In a move that is seen as the first in India, the Kerala
state government is tying up with schools and colleges
to instil entrepreneurial skills among students even before
they step out of classrooms.
Institute of Entrepreneurial Development (KIED), in association
with Kitco, an industrial technology consultancy, is in
the process of setting up entrepreneurship development
clubs in educational institutions across the state.
target is to have clubs in at least 100 institutions this
year," says V Sivaraman, principal of the year-old
KIED. In Ernakulam district, some of the institutions
where these clubs have been established include the Rajagiri,
Darul Uloom Vocational School, SRV School, and St Peter's
School, Kolenchery. "These clubs will attempt at
tuning the mindset of the students to become job generators,
a shift from the present trend of seeking employment,"
levels in Kerala are high, with few job generating avenues
here. At the same time, the government jobs are no longer
attractive enough, and the security in private firms is
low. At such a time, the most viable alternative is to
get self-employed and perhaps, even create jobs for others,"
club will hold regular activities such as organising interactive
sessions with successful entrepreneurs, holding debates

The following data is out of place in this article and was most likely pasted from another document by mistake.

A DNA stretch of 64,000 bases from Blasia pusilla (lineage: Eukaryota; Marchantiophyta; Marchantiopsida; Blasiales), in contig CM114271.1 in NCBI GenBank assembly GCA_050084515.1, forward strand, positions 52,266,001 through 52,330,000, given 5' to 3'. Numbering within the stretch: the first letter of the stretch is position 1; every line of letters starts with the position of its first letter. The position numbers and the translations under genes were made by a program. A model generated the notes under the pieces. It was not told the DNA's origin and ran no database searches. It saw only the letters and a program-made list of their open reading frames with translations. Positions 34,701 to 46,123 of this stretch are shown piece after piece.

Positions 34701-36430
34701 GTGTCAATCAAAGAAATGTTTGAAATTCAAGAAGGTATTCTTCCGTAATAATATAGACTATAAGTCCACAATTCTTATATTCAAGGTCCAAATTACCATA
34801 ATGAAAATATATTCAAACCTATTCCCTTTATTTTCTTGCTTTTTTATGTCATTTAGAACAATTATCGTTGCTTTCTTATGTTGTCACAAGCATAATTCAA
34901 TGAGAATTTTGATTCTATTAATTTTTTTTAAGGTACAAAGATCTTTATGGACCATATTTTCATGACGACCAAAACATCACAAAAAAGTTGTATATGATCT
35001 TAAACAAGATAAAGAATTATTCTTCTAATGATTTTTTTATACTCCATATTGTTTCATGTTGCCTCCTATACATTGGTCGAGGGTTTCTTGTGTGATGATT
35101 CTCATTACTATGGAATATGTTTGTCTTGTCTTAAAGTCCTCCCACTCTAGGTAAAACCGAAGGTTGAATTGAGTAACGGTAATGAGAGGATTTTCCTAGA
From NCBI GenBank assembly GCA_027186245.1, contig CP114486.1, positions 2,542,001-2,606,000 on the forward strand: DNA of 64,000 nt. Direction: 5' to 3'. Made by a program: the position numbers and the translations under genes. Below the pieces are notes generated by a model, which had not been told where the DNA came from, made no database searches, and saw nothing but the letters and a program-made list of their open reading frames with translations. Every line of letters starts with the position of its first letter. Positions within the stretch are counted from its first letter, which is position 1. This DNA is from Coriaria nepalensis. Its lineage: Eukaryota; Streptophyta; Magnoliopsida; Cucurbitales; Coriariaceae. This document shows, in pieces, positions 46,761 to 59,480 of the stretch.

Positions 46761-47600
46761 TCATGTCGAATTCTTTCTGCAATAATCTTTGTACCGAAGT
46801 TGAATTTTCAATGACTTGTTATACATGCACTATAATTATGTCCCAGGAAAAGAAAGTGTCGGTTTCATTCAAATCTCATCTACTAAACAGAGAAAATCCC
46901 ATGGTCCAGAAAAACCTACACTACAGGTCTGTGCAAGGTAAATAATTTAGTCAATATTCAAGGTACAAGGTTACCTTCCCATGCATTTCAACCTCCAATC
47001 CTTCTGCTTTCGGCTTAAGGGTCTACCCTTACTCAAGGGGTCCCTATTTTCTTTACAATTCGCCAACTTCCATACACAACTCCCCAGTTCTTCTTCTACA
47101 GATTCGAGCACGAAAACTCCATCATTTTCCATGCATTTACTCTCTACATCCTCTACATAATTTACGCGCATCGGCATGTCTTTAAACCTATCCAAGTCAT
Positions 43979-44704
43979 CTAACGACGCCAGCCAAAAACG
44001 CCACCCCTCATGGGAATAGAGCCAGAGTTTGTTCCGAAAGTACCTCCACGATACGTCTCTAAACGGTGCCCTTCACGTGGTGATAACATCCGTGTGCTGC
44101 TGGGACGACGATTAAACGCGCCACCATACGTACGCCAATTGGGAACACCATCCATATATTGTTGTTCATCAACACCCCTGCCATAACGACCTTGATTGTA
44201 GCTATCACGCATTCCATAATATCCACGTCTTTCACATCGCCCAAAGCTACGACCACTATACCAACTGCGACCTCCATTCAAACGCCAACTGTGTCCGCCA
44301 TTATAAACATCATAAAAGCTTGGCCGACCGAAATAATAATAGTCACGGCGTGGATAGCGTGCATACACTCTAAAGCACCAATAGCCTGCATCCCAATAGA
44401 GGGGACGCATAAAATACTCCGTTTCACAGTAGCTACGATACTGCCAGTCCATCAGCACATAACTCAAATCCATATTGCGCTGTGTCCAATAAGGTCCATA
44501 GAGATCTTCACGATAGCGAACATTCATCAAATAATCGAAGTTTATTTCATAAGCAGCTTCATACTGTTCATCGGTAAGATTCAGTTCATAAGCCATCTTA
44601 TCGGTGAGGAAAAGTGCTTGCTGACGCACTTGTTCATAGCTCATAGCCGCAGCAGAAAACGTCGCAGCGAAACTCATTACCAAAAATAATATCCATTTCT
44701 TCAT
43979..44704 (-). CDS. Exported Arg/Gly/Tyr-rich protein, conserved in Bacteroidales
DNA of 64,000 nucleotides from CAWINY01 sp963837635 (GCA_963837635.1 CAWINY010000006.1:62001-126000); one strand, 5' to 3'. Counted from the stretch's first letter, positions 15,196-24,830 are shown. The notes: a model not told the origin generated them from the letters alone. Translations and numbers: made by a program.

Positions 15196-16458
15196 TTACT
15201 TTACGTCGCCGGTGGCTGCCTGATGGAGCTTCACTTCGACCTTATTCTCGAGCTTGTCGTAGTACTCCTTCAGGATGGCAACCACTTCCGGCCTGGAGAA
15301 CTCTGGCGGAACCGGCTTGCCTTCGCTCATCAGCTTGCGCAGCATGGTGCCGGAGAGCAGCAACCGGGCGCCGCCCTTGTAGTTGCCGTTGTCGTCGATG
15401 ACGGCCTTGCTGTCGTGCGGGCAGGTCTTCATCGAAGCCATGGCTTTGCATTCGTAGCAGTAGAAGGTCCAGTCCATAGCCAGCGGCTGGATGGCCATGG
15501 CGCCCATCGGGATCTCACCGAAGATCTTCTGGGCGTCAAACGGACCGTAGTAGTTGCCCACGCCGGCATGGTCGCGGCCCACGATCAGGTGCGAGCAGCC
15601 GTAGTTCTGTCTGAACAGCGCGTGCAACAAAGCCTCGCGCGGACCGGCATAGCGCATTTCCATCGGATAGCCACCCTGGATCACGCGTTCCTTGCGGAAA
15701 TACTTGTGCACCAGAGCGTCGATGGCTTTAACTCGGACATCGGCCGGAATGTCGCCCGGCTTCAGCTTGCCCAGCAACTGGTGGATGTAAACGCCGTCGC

and seminars and organising visits to industrial units,"
says Shaniba P H, coordinator of the project at the Darul
Nobin Thomas, coordinator on the Rajagiri campus: "Each
club is given a financial assistance of Rs 12,000 by KIED
to start out. Our job is to develop skills in students
that will help them to start out in life once they leave
college. We have also had talks with the Kerala Management
Association and TiE for helping with resources."
level in Kerala, according to the 2002-03 Economic Survey,
is pegged at 20.97 per cent, perhaps the highest in the
country. This is nearly 5 per cent higher than the 1993-94
figure of 15.51 per cent. With poor openings here, the
state also sees an annual exodus of trained professionals.
It was keeping in mind this crucial problem that KIED
came into existence a year ago. "The clubs were the
first project we thought of, and it took time to fine-tune
the idea into a workable project," Sivaraman says.
endeavour will only begin to bear fruit a decade later,
say the resource people. "You have to plan for the
future, start early. This is why schools too have been
the West, the tide has already turned and entrepreneurs
are looked upon with much more respect than high-profile
employees," says Sivaraman, noting that the trend
has started here too.
refers to the case of two IIM graduates, Kishen Kumar
and L Krishnaswamy, who turned down plum job offers with
multinationals and have, instead, plunged into a venture
of branding banana chips. "While several universities
offer courses in entrepreneurial skills, Kerala is the
only state to have launched a state-wide project of this